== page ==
At the Harvestworks residency on Governors Island, Alexandra Goldberg and Joseph Morris will collaborate to create new work that uses art and technology to make human phenomena visible. By creating novel interactions with the body and technology, they’re working to explore themes of introspection, subjectivity, and connection between people and spaces. Both are artists with multidisciplinary creative practices that overlap in creating work that engages with immateriality, presence, and material experience. Goldberg’s recent Tactile Performances combine movement, textile construction, and writing to make internal human phenomena of mourning, trauma, and transformation visible. Through an algorithmic light installation, Morris’s new work Space within Spaces exposes and makes visible to viewers infinitesimally small distances between subatomic particles. With their time on the island, the artist duo will combine their practices to create work that probes our relationship with technology and emotion.
Joseph Morris is a transdisciplinary artist based in Brooklyn. He is an expert craftsman and coder who believes in the possibilities enabled through the integration of technology in the arts.
His emotive machines have been on exhibition in New York, Chicago, Brazil, New Haven, New Mexico and Arizona by galleries and organizations such as Chazan Family Gallery, Creative Arts Workshop, Gibney Dance Center, 4heads, ACRE Projects, Oi Futuro and more.
Joseph Morris has been working with electronics in his art since 2006. He began by taking things apart and putting them back together to make sculptural collages with gears, motors, and moving parts. He started experimenting with software and coding in 2007, and has been integrating technology into his craft ever since. Joseph is a self-taught programmer, technologist, and prototyper through the online, open source community.
He is a recipient of the 2017 New York Foundation for the Arts Fellowship in Electronic and Digital Media, as well as a 2017 New York State Council on the Arts Electronic Media grantee. In 2015, Joseph was a Harvestworks New Works Resident and recipient of Pratt Institute’s Faculty Development Grant. He holds an MFA in Art and Technology Studies from The School of The Art Institute of Chicago and a BFA in Sculpture from SUNY Purchase College. He is currently a visiting professor and rapid prototyping technician at Pratt Institute, Industrial Design, and teaches classes in physical computing, prototyping, and digital fabrication processes (laser cutting, 3D printing and CNC milling).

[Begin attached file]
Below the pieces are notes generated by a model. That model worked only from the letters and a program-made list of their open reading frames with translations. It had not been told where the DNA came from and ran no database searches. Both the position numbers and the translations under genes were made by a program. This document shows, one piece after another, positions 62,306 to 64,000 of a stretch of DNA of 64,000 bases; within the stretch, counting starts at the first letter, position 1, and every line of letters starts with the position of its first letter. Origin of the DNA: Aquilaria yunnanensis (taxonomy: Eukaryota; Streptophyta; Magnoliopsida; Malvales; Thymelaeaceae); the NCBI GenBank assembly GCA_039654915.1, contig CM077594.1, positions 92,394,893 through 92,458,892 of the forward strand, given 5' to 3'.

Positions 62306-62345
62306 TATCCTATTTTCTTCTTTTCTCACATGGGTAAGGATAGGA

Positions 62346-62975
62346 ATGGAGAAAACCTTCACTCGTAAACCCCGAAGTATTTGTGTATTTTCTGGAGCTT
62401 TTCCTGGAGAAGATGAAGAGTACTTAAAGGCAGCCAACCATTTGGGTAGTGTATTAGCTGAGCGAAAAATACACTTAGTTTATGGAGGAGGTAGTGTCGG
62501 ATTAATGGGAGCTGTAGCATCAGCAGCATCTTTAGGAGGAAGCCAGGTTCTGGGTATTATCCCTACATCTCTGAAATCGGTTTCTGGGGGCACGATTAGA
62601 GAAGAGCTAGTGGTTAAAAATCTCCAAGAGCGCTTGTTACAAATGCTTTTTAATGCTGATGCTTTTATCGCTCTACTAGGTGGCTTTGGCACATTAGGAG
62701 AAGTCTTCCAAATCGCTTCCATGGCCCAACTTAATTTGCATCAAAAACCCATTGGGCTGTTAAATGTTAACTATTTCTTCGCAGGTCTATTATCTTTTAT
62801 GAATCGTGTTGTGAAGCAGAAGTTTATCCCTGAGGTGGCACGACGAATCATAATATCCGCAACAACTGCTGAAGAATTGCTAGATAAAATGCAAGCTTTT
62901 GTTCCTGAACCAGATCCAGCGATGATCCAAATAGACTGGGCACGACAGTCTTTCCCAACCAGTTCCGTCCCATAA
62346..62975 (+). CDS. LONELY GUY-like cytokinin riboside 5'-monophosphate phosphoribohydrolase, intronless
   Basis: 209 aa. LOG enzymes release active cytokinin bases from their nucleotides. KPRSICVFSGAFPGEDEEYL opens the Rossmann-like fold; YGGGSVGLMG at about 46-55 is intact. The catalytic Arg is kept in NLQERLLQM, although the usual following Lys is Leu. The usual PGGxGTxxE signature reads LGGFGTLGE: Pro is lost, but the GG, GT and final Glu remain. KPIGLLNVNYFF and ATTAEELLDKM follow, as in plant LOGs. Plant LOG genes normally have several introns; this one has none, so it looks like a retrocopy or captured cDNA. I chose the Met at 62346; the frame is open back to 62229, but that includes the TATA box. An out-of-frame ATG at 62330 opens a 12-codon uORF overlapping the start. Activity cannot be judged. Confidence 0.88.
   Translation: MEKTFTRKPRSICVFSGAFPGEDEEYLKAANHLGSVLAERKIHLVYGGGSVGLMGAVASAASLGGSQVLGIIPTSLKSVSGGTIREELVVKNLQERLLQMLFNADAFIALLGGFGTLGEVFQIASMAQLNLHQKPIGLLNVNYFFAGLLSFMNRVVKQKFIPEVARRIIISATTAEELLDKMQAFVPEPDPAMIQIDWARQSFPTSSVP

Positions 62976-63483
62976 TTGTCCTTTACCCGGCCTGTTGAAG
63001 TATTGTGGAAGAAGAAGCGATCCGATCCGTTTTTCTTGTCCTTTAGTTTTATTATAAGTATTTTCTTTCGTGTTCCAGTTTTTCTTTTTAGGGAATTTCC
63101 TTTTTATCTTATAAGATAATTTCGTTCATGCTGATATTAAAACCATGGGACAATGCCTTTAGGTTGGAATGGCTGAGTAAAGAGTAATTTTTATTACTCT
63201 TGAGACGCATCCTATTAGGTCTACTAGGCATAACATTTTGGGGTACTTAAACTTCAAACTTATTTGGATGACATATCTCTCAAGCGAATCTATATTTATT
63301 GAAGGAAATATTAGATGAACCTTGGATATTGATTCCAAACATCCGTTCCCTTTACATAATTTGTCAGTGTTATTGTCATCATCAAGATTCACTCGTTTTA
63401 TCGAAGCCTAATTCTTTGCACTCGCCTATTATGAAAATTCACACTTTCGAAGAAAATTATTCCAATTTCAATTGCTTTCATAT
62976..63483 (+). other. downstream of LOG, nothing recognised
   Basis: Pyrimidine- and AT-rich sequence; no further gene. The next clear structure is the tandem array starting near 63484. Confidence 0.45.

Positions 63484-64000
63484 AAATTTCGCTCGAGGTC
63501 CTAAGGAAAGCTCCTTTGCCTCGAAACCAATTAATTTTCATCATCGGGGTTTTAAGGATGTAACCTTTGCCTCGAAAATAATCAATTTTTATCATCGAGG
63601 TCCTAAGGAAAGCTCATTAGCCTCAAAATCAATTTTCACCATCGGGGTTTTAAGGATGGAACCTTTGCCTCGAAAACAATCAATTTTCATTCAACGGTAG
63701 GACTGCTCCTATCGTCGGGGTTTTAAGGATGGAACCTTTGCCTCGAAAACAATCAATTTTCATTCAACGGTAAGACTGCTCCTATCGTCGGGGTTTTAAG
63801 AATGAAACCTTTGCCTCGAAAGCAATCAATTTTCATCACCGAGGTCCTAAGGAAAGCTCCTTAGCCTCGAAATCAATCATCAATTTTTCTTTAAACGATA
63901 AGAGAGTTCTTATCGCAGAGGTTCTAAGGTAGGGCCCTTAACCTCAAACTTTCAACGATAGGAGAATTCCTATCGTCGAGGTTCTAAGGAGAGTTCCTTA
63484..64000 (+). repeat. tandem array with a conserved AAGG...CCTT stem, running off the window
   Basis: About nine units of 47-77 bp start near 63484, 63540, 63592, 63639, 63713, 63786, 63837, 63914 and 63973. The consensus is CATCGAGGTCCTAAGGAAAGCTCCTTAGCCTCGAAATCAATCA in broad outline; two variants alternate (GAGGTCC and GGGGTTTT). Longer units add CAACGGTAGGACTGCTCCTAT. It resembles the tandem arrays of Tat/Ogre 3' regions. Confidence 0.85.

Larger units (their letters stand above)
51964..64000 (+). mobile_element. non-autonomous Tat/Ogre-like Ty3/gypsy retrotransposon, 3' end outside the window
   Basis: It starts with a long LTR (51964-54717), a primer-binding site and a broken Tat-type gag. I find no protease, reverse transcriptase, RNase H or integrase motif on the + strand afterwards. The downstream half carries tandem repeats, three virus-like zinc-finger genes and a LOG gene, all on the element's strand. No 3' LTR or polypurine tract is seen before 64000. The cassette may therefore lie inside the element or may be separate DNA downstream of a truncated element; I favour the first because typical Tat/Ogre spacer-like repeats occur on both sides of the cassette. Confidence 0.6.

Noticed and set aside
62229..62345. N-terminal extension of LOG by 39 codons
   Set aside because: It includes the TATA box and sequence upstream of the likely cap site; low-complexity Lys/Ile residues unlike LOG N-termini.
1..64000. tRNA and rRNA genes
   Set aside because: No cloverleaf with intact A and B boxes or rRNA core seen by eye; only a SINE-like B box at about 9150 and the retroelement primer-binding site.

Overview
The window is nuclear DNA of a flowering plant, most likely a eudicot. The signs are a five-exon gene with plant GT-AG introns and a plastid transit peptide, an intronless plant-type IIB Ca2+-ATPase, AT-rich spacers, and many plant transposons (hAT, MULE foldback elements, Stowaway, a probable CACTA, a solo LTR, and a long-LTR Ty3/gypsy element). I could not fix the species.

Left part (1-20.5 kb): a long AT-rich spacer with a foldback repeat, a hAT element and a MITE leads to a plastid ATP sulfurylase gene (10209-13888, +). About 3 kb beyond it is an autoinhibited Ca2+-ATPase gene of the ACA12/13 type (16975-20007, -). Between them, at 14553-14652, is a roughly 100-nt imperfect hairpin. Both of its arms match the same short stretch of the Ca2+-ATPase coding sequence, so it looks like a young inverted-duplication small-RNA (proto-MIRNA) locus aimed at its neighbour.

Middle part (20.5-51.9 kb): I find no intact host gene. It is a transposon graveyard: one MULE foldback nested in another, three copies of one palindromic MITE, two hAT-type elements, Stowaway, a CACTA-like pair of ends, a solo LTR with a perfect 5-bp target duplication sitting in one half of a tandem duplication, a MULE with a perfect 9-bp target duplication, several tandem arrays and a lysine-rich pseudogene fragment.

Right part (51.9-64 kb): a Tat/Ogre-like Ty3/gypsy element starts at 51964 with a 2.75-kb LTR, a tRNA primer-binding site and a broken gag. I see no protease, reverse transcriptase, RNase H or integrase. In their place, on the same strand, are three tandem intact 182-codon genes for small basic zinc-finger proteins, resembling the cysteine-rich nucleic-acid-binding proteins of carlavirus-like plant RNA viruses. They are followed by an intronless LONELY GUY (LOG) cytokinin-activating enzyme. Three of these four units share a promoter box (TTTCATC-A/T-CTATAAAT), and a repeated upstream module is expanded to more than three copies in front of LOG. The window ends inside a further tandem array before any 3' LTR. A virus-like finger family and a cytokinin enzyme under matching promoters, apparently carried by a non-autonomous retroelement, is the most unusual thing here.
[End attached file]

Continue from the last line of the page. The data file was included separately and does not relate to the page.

About Alexandra Golberg: My practice is a multidisciplinary research practice studying how experiences in the material world can be a portal to our understanding of the immaterial world. While working, I balance intuition with analytical thinking to uncover and learn from visual, tactile, experiential, and theoretical metaphors. My philosophy in this work is to learn to balance dualities such as intuition and analysis, work and play, and structure and flow, so that two elements that may be thought to exist in tension can begin to be perceived, and utilized, as a harmonious relationship.
My research has led me to believe that my priority lies in developing creative practice methods that facilitate a deeper knowing of oneself and their environment. It is in many ways a process of de-conditioning an individual from the constructs that have been picked up over time that do not serve that person, while also reconnecting with the learning and structures that do. My creative practice serves to do this for my own individual needs and creative being and my hope is that the output touches universal truths that may be of interest to, or inspiration, for others. I share my work so that people can gain a tangible understanding of this process. I collaborate with individuals and communities to assist in helping others find their flow within these structures. The goal of this work is to change ones’ perception on their creative practice so that they can access their authentic creative self. If we can achieve this, we are closer to our full potential of healthy body and mind. What we may not be able to understand through thinking we can discover as we strengthen our connections between our mind, body, and eyes.